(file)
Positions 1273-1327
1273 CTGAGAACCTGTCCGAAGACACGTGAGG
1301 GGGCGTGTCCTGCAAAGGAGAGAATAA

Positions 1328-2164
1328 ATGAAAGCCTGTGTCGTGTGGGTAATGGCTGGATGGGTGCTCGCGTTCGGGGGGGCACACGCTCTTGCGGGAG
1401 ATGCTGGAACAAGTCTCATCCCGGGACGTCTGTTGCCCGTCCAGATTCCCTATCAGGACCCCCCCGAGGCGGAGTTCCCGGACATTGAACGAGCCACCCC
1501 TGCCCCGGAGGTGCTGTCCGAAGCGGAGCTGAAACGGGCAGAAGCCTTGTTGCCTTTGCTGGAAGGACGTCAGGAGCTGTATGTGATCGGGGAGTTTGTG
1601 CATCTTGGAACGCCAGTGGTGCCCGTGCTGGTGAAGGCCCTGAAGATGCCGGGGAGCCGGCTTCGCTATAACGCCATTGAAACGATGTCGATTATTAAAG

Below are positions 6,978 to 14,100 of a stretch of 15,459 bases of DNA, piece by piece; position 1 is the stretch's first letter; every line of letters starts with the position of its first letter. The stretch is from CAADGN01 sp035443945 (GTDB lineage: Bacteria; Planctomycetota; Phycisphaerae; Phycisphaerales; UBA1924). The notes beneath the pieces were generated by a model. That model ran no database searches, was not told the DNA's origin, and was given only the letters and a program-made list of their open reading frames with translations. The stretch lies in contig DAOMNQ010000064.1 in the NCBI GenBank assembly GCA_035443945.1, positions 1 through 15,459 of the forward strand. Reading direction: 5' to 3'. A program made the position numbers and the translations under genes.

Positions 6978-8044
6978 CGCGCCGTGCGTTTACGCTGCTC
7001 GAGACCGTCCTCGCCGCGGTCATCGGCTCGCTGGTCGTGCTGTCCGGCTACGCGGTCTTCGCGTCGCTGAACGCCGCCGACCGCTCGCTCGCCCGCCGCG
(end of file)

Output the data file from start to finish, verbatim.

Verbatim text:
Positions 1273-1327
1273 CTGAGAACCTGTCCGAAGACACGTGAGG
1301 GGGCGTGTCCTGCAAAGGAGAGAATAA

Positions 1328-2164
1328 ATGAAAGCCTGTGTCGTGTGGGTAATGGCTGGATGGGTGCTCGCGTTCGGGGGGGCACACGCTCTTGCGGGAG
1401 ATGCTGGAACAAGTCTCATCCCGGGACGTCTGTTGCCCGTCCAGATTCCCTATCAGGACCCCCCCGAGGCGGAGTTCCCGGACATTGAACGAGCCACCCC
1501 TGCCCCGGAGGTGCTGTCCGAAGCGGAGCTGAAACGGGCAGAAGCCTTGTTGCCTTTGCTGGAAGGACGTCAGGAGCTGTATGTGATCGGGGAGTTTGTG
1601 CATCTTGGAACGCCAGTGGTGCCCGTGCTGGTGAAGGCCCTGAAGATGCCGGGGAGCCGGCTTCGCTATAACGCCATTGAAACGATGTCGATTATTAAAG

Below are positions 6,978 to 14,100 of a stretch of 15,459 bases of DNA, piece by piece; position 1 is the stretch's first letter; every line of letters starts with the position of its first letter. The stretch is from CAADGN01 sp035443945 (GTDB lineage: Bacteria; Planctomycetota; Phycisphaerae; Phycisphaerales; UBA1924). The notes beneath the pieces were generated by a model. That model ran no database searches, was not told the DNA's origin, and was given only the letters and a program-made list of their open reading frames with translations. The stretch lies in contig DAOMNQ010000064.1 in the NCBI GenBank assembly GCA_035443945.1, positions 1 through 15,459 of the forward strand. Reading direction: 5' to 3'. A program made the position numbers and the translations under genes.

Positions 6978-8044
6978 CGCGCCGTGCGTTTACGCTGCTC
7001 GAGACCGTCCTCGCCGCGGTCATCGGCTCGCTGGTCGTGCTGTCCGGCTACGCGGTCTTCGCGTCGCTGAACGCCGCCGACCGCTCGCTCGCCCGCCGCG